According to the article, a reappearing lesion is not PD if the prior patient ‘status’ was PR or SD. Does ‘prior patient status’ refer to the target lesion assessment or the overall response. Prior status refers to the overall response, not each lesion alone.

In case there is only 1 target lesion, with no non-target lesions, if the target lesion disappears and then re-appears, this would be considered to be PD, providing that if the lesion is a node, it was ≥ 10 mm (i.e malignant).  However, a single target lesion that disappears and reappears, in the presence of stable non target lesions, would not be considered PD.

New lesions

Should new lesions be followed-up as target/non-target?

Progressive Disease (PD) is defined as at least a 20% increase in the sum of diameters of target lesions, taking as reference the smallest sum on study (this includes the baseline sum if that is the smallest on study). In addition to the relative increase of 20%, the sum must also demonstrate an absolute increase of at least 5 mm. (Note: the appearance of one or more new lesions is also considered progression).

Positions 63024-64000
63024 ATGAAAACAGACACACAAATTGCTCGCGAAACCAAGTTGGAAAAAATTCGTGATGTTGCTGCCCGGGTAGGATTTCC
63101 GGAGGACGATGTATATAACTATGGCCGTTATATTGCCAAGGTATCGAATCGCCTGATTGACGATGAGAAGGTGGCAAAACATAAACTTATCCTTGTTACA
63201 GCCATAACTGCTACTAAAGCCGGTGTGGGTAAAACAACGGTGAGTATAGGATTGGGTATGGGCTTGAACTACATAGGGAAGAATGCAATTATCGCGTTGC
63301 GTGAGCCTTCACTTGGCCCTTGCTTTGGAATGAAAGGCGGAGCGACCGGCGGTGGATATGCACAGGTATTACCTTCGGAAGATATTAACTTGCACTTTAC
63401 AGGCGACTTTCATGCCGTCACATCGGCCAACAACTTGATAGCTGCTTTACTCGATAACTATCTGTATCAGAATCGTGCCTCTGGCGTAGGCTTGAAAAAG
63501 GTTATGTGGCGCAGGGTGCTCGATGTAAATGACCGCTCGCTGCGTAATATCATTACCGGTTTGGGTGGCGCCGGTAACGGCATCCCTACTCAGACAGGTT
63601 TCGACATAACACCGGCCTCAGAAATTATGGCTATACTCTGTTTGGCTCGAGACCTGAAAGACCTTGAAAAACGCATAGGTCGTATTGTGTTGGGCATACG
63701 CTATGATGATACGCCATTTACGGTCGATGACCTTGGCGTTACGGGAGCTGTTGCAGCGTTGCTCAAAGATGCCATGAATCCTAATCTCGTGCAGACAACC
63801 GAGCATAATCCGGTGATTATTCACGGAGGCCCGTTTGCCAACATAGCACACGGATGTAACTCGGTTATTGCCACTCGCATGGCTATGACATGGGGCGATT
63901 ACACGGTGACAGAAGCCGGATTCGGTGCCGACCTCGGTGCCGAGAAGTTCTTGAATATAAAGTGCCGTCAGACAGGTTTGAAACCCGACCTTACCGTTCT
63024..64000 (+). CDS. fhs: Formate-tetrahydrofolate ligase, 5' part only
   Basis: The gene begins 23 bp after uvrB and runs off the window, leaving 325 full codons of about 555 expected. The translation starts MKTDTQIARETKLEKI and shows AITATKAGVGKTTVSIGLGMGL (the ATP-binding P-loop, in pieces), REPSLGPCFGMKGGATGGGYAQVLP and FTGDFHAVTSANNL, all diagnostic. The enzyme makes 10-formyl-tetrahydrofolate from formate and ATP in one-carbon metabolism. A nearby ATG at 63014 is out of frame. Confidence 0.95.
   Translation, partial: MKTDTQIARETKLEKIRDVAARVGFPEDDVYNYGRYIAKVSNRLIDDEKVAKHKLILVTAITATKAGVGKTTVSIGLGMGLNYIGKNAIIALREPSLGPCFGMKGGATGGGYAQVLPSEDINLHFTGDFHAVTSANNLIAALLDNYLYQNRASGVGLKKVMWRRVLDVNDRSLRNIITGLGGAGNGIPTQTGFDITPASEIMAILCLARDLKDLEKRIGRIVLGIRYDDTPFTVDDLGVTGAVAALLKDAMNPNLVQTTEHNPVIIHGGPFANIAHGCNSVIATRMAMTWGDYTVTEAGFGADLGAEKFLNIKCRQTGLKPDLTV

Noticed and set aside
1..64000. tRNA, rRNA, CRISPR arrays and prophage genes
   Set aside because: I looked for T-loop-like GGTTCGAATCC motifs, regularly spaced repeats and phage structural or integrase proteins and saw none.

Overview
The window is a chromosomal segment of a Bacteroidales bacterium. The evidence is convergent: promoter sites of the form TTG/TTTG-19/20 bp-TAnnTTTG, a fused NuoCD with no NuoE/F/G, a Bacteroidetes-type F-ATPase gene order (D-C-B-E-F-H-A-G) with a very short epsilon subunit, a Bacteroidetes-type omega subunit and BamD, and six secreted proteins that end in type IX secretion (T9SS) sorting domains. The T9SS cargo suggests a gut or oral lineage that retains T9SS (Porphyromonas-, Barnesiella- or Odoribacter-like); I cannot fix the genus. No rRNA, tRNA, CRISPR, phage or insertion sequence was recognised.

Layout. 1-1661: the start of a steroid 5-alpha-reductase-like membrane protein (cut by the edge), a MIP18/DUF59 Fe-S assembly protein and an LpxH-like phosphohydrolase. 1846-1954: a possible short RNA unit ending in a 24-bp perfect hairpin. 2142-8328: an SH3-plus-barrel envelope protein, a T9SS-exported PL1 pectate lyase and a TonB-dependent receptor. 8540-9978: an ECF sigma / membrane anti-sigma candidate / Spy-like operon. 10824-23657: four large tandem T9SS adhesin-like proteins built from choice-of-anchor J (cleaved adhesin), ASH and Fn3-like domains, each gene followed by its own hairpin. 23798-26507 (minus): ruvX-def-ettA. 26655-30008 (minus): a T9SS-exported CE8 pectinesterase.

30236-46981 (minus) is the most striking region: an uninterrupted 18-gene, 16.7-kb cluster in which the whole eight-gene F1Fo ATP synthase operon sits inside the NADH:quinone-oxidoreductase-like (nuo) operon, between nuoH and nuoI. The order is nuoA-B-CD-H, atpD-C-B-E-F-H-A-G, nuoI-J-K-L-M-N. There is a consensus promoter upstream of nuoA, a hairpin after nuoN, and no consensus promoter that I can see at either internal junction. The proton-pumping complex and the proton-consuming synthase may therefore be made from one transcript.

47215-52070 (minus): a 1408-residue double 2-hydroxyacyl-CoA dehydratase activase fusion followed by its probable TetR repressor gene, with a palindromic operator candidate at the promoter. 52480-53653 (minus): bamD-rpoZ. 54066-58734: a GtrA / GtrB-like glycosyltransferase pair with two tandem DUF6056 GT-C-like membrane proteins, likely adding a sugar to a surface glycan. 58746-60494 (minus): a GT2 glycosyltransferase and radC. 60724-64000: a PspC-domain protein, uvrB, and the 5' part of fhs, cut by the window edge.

In most trial protocols, after the observation of PD, by for instance the development of a new lesion, tumor measurements would no longer necessarily be recorded. It is possible that a new lesion is questionable and a decision is made to reevaluate at the next assessment.  Other than that, it is not clear what the purpose of designating a new lesion as target or non-target would be, since a new lesion that is certain, indicated a PD status.